I originally wanted to skip Spanish altogether. It wasn’t because I disliked the language, but it was mostly because my familiarity with it almost made reviewing it in the project somewhat useless. If Spanish and I were lovers, we would essentially be in the midst of an intense break-up after a passionate, sizzling affair.
I guess it never hurts to remember what rekindled my interest for it in the first place.
Back in fourth grade, we were introduced to a new subject during our day-long class. An energetic woman named Señora Dora came in and told us about her native language called español. I had read Spanish before, but I had never studied it until this point. I remember her spelling the word español with a squiggly thing that she called a “tilde” and how words had “el” and “la” before them. Being the usual sponge I was at the time, I always tried to be the first to answer her questions, competing with other smarties in my class. I first started memorizing the numbers, then the colors and then eventually full sentences, mimicking Señora Dora’s Cuban accent. After the class was done for the school year, she gave me a book called “Converso Mucho” which nailed my proficiency for years to come. I still peer through it today. The excitement of not only learning something new but learning a new way of understanding has never left me.
Depending on who you talk to, learning Spanish would be extremely practical. It’s either the second or third (or even fourth) most spoken language after Chinese or English (or Hindi). The language evolved from Vulgar Latin, which was essentially spoken or folk Latin used in Europe during the Middle Ages. When Vulgar Latin hit the Iberian peninsula, it had absorbed a lot of Arabic words and an acquired a brand new dialect that became popular throughout the region. The dialect, which at that point was known at castellano, was so admired that in the 1200s King Alfonso of Spain made it the official language for educational and government use. The language continued to spread throughout settlements in the New World by, you guessed it, Christopher Colombus, along with Hernán Cortés, Hernando de Soto and others where it would continue to evolve regionally.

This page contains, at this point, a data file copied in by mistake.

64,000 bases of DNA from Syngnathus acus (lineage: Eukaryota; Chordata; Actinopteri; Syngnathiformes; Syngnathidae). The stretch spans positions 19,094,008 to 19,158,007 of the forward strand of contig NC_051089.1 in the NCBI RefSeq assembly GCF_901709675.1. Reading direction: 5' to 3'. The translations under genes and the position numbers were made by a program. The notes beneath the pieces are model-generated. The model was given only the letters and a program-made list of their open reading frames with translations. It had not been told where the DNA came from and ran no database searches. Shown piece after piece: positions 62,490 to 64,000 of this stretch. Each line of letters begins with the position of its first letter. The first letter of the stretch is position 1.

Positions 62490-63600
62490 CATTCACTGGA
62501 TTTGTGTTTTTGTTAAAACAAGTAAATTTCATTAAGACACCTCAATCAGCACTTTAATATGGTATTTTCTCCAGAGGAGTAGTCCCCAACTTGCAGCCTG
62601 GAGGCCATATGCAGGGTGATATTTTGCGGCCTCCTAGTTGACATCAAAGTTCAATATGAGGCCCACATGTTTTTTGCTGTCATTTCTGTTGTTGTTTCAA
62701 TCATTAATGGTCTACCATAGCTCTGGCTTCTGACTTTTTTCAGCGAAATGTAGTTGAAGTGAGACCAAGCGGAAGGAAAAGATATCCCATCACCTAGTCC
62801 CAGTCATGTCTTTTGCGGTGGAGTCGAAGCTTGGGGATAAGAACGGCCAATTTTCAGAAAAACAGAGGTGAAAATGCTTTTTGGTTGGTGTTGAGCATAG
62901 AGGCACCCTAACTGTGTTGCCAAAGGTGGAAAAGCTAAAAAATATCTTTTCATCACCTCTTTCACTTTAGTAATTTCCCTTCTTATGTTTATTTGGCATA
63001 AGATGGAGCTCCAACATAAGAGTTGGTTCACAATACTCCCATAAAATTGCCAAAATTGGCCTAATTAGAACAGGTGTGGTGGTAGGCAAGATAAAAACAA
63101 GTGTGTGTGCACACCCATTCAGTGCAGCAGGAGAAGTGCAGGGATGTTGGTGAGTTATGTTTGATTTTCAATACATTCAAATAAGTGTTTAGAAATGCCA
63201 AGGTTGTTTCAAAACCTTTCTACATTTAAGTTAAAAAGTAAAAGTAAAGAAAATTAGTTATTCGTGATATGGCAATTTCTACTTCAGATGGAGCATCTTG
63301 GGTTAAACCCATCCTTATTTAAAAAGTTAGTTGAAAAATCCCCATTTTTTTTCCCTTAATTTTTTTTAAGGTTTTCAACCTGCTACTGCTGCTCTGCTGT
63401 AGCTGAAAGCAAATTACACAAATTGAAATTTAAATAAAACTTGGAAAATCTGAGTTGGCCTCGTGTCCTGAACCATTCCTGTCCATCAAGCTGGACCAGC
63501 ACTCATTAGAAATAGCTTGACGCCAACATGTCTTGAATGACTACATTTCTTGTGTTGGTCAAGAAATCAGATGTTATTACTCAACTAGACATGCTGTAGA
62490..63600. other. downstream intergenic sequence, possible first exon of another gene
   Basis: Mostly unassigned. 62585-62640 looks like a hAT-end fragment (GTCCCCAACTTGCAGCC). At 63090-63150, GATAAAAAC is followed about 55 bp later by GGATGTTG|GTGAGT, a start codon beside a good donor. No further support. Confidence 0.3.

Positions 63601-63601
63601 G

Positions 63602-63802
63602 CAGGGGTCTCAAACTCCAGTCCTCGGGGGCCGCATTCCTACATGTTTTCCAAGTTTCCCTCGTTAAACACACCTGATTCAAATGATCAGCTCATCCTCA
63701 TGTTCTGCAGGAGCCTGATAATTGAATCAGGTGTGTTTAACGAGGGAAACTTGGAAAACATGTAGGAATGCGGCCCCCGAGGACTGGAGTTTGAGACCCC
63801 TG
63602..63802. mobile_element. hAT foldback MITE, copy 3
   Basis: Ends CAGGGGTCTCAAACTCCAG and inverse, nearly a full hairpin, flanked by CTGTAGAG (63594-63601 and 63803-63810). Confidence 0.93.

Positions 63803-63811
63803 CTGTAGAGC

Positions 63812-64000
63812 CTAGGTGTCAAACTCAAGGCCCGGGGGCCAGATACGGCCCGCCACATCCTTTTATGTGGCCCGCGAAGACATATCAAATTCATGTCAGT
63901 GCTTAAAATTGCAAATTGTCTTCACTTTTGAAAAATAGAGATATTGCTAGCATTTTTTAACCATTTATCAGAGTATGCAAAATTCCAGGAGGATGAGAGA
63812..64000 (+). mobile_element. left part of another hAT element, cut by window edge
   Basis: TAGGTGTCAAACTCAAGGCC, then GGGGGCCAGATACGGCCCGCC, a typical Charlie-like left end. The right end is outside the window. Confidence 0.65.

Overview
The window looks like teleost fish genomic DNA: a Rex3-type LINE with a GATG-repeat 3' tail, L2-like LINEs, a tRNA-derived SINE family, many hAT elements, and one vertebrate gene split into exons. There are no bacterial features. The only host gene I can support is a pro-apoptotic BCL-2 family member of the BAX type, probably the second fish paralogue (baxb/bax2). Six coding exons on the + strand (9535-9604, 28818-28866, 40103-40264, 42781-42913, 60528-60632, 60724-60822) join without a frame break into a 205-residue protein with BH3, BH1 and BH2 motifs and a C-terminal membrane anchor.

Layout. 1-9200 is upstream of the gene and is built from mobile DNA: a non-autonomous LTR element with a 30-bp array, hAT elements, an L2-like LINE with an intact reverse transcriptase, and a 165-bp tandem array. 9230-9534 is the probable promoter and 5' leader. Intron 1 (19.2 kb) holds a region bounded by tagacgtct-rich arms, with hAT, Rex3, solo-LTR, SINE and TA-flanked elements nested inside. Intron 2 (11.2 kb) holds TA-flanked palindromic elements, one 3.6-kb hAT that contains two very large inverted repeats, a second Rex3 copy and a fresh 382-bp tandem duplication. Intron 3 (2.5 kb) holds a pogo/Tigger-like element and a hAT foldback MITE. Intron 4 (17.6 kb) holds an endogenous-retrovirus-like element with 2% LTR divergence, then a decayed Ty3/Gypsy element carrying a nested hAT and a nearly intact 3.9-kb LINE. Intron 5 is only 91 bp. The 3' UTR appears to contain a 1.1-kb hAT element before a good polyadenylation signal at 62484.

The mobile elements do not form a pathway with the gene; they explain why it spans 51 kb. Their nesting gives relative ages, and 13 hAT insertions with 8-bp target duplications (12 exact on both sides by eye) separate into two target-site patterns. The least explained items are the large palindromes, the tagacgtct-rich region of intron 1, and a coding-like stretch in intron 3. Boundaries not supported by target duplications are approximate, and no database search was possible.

There are three extra letters:
ch as in ch in church
ll as in y in yes
ñ a “nyuh” sound as the ni in onion
*rr; though technically not a letter, many words use it. There is no similar sound in English, it is rolled with the tongue.
Several letters are pronounced differently, specifically the vowels. But the great thing about Spanish is that every letter is only pronounced one way, which makes it easier to say the words, unlike English:
a sounds like the a in father
e sounds like the in met
i sounds like the in see
o sounds like the in hope
u sounds like the u in dude
h is always silent
j sounds like an English h
q as in c in cake
the r is rolled at the beginning of words
Spanish also uses ¿ and ¡ at the beginning of questions and exclamations, respectively.
FIRST IMPRESSIONS: If I had absolutely no knowledge of Spanish, I’d say that it would seem roughly familiar. I’m able to understand the language in segments, but not fluently as I had always hoped. However, despite my many attempts in learning the language, it makes me wonder if it really is spoken more quickly than English and if several words are slurred when spoken. My impressions of the language now are roughly similar to Romanian, except that it has more pizazz.
I have also always been somewhat confused by the differences between Castillian Spanish and Latin American Spanish. This would prove to be a great opportunity to compare regional dialects and possibly other factors that separate them. A great video that illustrates this is Spain’s Eurovision entry this past year (I promise, it is a complete coincidence and I am not obsessed with Eurovision) who selected an actor to portray a Latin American character called Rodolfo Chikilicuatre dancing to a Reggaton beat. You’ll either laugh, bop your head or acknowledge the linguistic inquiry I mentioned above: